National Basketball Association
The Knicks’ incredible run is over, but the future is bright: ‘This team is special’
National Basketball Association

The Knicks’ incredible run is over, but the future is bright: ‘This team is special’

Updated May. 19, 2024 11:10 p.m. ET

NEW YORK — It's hard to say which injury did them in. Maybe it was Jalen Brunson's sore foot. Or OG Anunoby's pulled hamstring. Or Josh Hart's abdominal strain. Maybe it was Mitchell Robinson's twisted ankle. It wasn't Bojan Bogdanović's wrist issue, but that certainly didn't help matters. Neither did Julius Randle going down in January with a dislocated shoulder, though maybe the New York Knicks could have survived all those blows if Brunson hadn't also fractured his wrist in the third quarter of Game 7.  

"Hit after hit," as head coach Tom Thibodeau described it. 

And yet, they'd hung in longer than expected and won more games than anyone thought they could or would. There were the 50 regular-season wins (the franchise's first time reaching that mark since 2013), the No. 2 seed in the conference, the knocking off the favored Philadelphia 76ers in the first round, the jumping to a 2-0 lead in the East semifinals, getting to within one win of the conference finals, a place they haven't reached since 2000. 


At some point over the last week, though, these Knicks hit a wall. The relentlessness with which they'd played all year disappeared. They became sloppy and slow, and they had no answers for the Indiana Pacers' explosive offense. And so on Sunday, despite playing in front of a raucous Madison Square Garden crowd primed for its first Game 7 since 1995, the Knicks' improbable, incredible, inspiring season came to an end.

It was a blowout, too: a 130-109 defeat in which the Knicks allowed the Pacers to shoot 67.1% from the field, the greatest shooting performance in playoff history. Tyrese Haliburton controlled the game from start to finish (26 points on 10-for-17 shooting, six assists). T.J. McConnell (12 points, seven assists, +21 in 24 minutes) lived in the paint and wreaked havoc on defense. Aron Nesmith drilled all eight of his shots, Andrew Nembhard had 20 points of his own on a ridiculous 8-for-10 shooting.

The Knicks trimmed the deficit to single digits a few times, but each one of their runs was met by a Pacers onslaught. The absence of OG Anunoby, who tried playing on his balky hamstring but was moving as if stuck in quicksand and lasted just four minutes and forty-one seconds before being pulled, left them thin, and Brunson leaving the game was just too much to overcome. In the fourth quarter of Sunday's action, with their season on the line, the Knicks rolled out a lineup featuring Alec Burks, Precious Achiuwa and Miles "Deuce" McBride. All three are nice players with valuable skills, and Burks' 26 points off the bench kept the Knicks in the game. But that is not a trio that you expect to see on the floor in crunch time of a Game 7.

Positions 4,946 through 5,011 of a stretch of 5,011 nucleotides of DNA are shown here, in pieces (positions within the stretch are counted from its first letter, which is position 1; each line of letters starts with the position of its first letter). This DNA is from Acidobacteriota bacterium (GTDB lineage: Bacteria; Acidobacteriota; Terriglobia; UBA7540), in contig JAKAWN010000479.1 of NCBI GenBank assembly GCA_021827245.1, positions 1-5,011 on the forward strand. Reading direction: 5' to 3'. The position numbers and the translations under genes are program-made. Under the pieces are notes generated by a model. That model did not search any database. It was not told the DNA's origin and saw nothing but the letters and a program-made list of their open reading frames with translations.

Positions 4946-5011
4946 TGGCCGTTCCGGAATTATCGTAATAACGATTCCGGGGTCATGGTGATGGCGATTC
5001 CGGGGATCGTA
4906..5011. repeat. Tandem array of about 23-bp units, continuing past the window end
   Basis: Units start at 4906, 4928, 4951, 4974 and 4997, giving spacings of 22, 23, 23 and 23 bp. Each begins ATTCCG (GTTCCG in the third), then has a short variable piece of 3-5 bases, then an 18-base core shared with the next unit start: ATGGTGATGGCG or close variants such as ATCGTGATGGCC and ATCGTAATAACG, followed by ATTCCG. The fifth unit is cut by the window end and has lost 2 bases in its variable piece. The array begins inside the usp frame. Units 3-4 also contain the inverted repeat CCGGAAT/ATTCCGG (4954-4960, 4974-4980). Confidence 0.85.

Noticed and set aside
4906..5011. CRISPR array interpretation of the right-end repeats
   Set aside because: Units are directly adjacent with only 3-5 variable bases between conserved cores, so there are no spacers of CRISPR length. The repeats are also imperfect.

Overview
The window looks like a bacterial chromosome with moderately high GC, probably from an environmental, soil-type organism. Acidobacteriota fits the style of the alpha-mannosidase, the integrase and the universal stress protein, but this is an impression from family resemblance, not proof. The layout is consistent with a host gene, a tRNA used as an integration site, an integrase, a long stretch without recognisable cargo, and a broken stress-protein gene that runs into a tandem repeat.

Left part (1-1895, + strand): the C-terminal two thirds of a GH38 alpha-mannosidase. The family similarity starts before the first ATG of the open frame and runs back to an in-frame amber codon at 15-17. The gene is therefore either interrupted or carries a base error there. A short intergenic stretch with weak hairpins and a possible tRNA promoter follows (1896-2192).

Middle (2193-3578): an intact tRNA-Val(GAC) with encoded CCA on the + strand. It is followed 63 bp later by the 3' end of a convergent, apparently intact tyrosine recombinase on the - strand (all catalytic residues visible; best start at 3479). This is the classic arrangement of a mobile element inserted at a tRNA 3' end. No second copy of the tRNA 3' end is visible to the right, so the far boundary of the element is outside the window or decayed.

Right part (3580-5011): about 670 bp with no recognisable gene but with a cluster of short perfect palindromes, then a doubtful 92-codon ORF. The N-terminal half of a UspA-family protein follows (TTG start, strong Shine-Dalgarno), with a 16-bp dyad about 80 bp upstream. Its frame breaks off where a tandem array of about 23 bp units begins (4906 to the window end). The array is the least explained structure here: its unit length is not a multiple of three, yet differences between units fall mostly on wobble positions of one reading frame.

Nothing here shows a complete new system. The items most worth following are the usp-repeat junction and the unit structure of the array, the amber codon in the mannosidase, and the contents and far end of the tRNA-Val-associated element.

And yet, as the final buzzer sounded, signaling the season's end, the Knicks walked off the floor to a standing ovation. Even the never-satisfied Thibodeau said he was at peace. 

"I'm disappointed in the sense that we're not playing anymore, but I thought they were a great group to be around, and they gave everything they had," he said after the game. He referenced all the injuries the team sustained. "The only thing you can ask for is everyone puts forth their best effort and we got that all year," he added, "And what goes along with that is peace of mind, knowing you did your best." 

The fan base clearly agreed. This was a team that became beloved, and that Knicks fans, reinvigorated after years of watching mostly trash, will talk about for years. Twenty years from now, it will be Brunson and Hart and Donte DiVincenzo who are brought back for playoff games the way John Starks and Larry Johnson were during this run. 

But this also marks the end of the honeymoon phase. With success comes expectations, and with expectations comes stakes, and with stakes come choices, and the Knicks — and their players — have some big ones to make over the next few months.